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Rethinking our parliamentary structure will help make it sustainable

Friday May 4 2018

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The European Parliament is one of the most complicated bureaucratic structures in the world. It operates from three different buildings. Its 751 members (MEPs) meet and deliberate in Brussels and Strasbourg for plenary sessions, while Luxembourg hosts the administrative staff offices. MEPs earn a standard monthly salary of Sh955,500, which is on a par with a British MP's salary.

Thousands of men and women with their huge files and heavy boxes full of documents are on the move, the neo-nomads of political bureaucracy. Indeed, they are nomads. While our traditional nomad communities moved in search of greener pastures, these neo-nomads are also in search of greener pastures. The change is only accidental. Pastures have been transformed into papers, but in substance all remains constant…making something fatter. While nomads made their cows fatter, neo-nomads fatten their pockets.

What is really shocking is that the Europarliament’s complex structure and organisation obeys historical reasons. There is a logic behind that supports such an expense, and that expense, as inefficient as it may be, is carefully controlled.


Brussels became the European capital de facto due to lack of agreement. It was what we could call “alphabetic luck”. In 1958, it had been decided that the European institutions would be chaired by the relevant ministers of each of the member states, in rotational alphabetic order. Belgium was first and thus it became the EU capital.

Brussels benefited thanks to the alphabet, but Strasbourg was chosen for sentimental reasons. Strasbourg, in the Alsace region, had been a bitter point of contention between Germany and France. After the Second World War, it became the symbol of reconciliation, and it also gave France the chance of hosting at least one of the European institutions.

Despite such a complicated mega structure that includes 751 MEPs, hundreds of staff, constant simultaneous translation into more than 20 languages and an operation that moves every month between three different buildings in three different countries, the Europarliament costs the European taxpayer Sh330 per month.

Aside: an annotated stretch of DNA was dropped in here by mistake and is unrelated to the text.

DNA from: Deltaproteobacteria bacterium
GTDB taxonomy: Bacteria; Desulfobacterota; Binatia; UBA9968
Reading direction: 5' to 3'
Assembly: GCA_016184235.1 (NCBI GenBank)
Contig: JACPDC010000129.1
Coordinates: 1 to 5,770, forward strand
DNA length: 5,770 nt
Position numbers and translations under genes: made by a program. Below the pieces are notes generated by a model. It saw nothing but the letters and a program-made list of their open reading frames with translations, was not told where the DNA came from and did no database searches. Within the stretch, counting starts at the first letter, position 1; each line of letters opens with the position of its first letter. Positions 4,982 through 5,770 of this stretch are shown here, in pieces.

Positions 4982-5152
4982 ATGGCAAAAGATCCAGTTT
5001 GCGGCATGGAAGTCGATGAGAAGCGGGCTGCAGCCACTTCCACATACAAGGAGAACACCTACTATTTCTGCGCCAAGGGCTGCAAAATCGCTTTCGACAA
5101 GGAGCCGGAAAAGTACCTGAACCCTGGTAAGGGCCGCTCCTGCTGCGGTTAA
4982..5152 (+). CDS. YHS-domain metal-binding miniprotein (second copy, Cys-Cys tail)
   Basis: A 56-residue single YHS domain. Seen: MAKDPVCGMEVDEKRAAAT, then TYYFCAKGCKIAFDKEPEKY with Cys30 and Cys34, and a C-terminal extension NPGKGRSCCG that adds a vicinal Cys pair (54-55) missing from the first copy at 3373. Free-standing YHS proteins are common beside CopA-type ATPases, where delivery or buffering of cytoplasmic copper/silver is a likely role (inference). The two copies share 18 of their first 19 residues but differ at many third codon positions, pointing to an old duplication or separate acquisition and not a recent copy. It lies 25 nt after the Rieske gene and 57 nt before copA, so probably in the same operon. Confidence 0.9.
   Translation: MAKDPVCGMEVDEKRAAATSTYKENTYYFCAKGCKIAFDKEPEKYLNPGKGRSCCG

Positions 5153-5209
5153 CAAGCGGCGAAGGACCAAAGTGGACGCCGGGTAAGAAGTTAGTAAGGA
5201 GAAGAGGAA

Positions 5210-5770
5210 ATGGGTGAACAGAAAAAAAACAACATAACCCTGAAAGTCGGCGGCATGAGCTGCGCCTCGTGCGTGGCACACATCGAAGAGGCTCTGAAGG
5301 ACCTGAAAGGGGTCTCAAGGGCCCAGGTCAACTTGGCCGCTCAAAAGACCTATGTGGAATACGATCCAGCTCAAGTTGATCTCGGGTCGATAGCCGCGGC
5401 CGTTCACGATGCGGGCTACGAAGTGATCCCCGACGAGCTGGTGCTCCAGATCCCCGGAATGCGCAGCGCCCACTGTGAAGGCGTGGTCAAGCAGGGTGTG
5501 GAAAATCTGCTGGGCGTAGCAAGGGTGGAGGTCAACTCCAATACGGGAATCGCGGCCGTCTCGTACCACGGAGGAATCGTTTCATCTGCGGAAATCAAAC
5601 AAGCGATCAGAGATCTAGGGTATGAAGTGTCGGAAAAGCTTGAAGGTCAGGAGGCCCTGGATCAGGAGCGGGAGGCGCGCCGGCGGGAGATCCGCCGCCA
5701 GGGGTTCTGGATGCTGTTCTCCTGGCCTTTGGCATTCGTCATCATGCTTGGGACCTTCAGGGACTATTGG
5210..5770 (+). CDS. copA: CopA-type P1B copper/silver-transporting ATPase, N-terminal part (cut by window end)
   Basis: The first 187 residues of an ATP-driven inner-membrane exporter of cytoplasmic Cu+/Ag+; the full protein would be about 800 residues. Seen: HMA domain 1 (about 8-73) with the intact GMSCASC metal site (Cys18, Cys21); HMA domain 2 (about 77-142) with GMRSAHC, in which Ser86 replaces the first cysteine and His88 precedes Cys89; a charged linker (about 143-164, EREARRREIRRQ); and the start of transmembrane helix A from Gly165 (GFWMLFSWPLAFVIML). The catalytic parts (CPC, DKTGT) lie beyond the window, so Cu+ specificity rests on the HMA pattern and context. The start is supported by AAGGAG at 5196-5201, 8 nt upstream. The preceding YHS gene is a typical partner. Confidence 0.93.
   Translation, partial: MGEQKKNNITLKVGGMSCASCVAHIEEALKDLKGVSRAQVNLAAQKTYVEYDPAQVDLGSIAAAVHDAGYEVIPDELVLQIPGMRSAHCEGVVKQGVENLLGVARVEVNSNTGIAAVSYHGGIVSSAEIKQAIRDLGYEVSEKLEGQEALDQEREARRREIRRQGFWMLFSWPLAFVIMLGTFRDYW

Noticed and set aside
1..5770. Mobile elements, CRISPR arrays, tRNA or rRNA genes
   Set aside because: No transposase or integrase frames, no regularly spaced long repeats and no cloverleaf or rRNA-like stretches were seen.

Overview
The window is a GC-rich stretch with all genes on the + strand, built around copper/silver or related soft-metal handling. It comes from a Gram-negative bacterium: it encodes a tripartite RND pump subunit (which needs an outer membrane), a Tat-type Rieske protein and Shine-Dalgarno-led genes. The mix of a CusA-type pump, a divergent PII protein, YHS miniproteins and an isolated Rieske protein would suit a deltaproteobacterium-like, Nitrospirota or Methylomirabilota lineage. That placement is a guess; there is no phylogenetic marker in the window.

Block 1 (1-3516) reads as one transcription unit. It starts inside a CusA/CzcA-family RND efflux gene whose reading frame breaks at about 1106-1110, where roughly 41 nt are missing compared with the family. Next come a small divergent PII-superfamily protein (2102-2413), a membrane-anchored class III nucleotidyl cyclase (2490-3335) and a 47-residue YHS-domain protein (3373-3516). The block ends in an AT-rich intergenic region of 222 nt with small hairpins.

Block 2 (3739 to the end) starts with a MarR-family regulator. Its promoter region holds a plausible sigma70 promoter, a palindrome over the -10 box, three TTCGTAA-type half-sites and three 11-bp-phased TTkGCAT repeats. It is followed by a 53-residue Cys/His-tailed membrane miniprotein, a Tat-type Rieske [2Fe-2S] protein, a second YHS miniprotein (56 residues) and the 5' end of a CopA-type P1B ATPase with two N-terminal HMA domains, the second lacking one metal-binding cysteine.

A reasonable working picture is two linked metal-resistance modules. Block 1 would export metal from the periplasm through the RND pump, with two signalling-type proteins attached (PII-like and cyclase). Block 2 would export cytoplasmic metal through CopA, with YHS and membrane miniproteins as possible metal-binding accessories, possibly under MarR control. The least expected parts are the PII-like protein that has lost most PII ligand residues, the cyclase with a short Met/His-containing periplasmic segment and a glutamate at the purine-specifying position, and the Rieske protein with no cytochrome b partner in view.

These numbers triggered my curiosity. How much does the Kenyan Parliament cost Kenyans? Lo and behold, it costs Sh511 per citizen per month.

According to AfricaCheck, “a recent audit commissioned by Kenya’s Parliament and overseen by the auditor-general found that the budget for the two-chamber house was 2% of the national budget.” This is far above the recommended global average of 0.57% for countries with a population of between 10 and 50 million.


To make it worse, Kenya’s taxpaying citizens are far fewer than the European average. Our formal economy, age, employment and purchasing power is much smaller than the European average. When these variables are considered, our Parliament becomes almost thrice more expensive than the Europarliament is for the Europeans.

One may argue that the two institutions are different in nature. They may say that ours is a national Parliament while the other is a regional parliament, and that perhaps then the only appropriate comparison should be the British or German parliaments. And that we should only compare the Europarliament to the East African Legislative Assembly (EALA). Well, not exactly.

MEPs are directly elected by the people like our MPs, while EALA members are nominated by member states. Additionally, the Europarliament has functions and powers that are more like the powers of our national parliaments, while EALA’s impact on local life, governance and operational policy is still largely irrelevant.

We have quite an expensive Parliament, with a relatively small formal economy and low purchasing power. This is one of the issues a future constitutional referendum ought to revisit. We may need to think of a leaner, cost efficient and sustainable Parliament.

Dr Franceschi is the dean of Strathmore Law School. [email protected]; Twitter: @lgfranceschi